JurisdictionUnited States
Mineral Title Examination III
(Feb 1992)


M. Craig Haase
Franco-Nevada Mining Corporation, Inc.
Euro-Nevada Mining Corporation, Inc.
Reno, Nevada




A. Possession Remains "Nine-Tenths Of the Law"

B. Law Affecting Non-Record Title To Mining Claims

C. Record Title—The Disproportionate "Tenth" Of The Law Affecting Title

D. Introduction Summary


A. Physical Location Of Mining Claims—Surveys and Maps

1. Actual Physical Size Of The Claim
2. Government Surveys
3. Historical Changes To Survey
a. Physical Location Of Survey Monuments
b. Physical Location Of Survey Monuments Relative To Survey Description And Plats
c. Dependent And Independent Resurveys
d. Effect Of Resurveys On Original Mining Claim Boundaries
4. Surveys And Maps Of Mining Claims

B. Monumentation

1. Claims Subject To Examination
2. Previous Claims Covering Same Ground
3. Physical Movement Of Monuments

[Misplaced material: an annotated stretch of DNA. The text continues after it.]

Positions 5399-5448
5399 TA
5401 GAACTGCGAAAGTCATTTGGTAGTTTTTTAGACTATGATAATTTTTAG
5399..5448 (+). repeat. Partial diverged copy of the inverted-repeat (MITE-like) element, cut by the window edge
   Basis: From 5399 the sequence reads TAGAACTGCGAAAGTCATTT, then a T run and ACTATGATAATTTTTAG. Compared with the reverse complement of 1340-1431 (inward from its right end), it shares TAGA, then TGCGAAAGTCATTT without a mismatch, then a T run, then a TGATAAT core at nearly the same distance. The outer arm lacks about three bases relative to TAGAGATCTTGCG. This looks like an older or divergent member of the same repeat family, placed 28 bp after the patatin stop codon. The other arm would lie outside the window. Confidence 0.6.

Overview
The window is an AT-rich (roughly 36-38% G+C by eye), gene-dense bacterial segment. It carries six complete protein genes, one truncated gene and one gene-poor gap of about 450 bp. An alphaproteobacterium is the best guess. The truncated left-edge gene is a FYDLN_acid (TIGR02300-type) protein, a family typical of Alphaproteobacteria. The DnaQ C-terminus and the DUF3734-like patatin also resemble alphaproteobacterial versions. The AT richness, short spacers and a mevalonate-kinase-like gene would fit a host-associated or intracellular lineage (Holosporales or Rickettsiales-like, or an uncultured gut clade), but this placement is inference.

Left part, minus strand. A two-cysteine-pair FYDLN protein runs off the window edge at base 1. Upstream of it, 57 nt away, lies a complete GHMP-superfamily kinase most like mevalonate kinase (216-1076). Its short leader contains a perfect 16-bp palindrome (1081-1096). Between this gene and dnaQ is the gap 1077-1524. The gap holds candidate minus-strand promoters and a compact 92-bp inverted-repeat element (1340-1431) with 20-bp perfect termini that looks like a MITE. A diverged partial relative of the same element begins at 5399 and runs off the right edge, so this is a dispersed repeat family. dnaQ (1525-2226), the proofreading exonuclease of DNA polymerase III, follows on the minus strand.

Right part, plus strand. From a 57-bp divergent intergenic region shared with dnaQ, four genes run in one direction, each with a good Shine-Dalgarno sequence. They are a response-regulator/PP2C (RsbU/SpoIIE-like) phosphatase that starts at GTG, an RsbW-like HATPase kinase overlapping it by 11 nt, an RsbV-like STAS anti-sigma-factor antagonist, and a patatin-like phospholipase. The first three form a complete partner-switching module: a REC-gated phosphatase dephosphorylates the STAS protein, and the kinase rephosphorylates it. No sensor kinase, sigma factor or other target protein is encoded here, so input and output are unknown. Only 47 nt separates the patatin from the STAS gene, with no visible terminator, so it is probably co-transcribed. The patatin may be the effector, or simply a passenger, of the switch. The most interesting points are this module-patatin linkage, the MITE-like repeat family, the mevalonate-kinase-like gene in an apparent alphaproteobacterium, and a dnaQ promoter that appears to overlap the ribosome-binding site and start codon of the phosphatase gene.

4. Style Of Monuments
5. Description In Documentation
6. Physical Changes To Ground Subsequent To Location

C. Work Evidence

1. Physical Evidence On Site
2. Evidence Found Should Be Compared To Documentation

D. Evidence Of "Discovery"

1. Sampling Cuts
2. Old Workings And Evidence Of Drilling

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3. Geotechnical Work
4. Mining District Records
5. Old Reports And Analyses
6. Intersecting Or Crossing Veins
7. Extralateral Rights

E. Conflicting Claim/Title Evidence

1. Unpatented Mining/Mill Site/Tunnel Site Claims
2. Patented Claims And Fee Lands
3. Fractions
4. Townsites
5. Ditches, Canals, Fences, Roads, Electrical/Telephone Lines, Buildings, And Other Facilities Or Improvements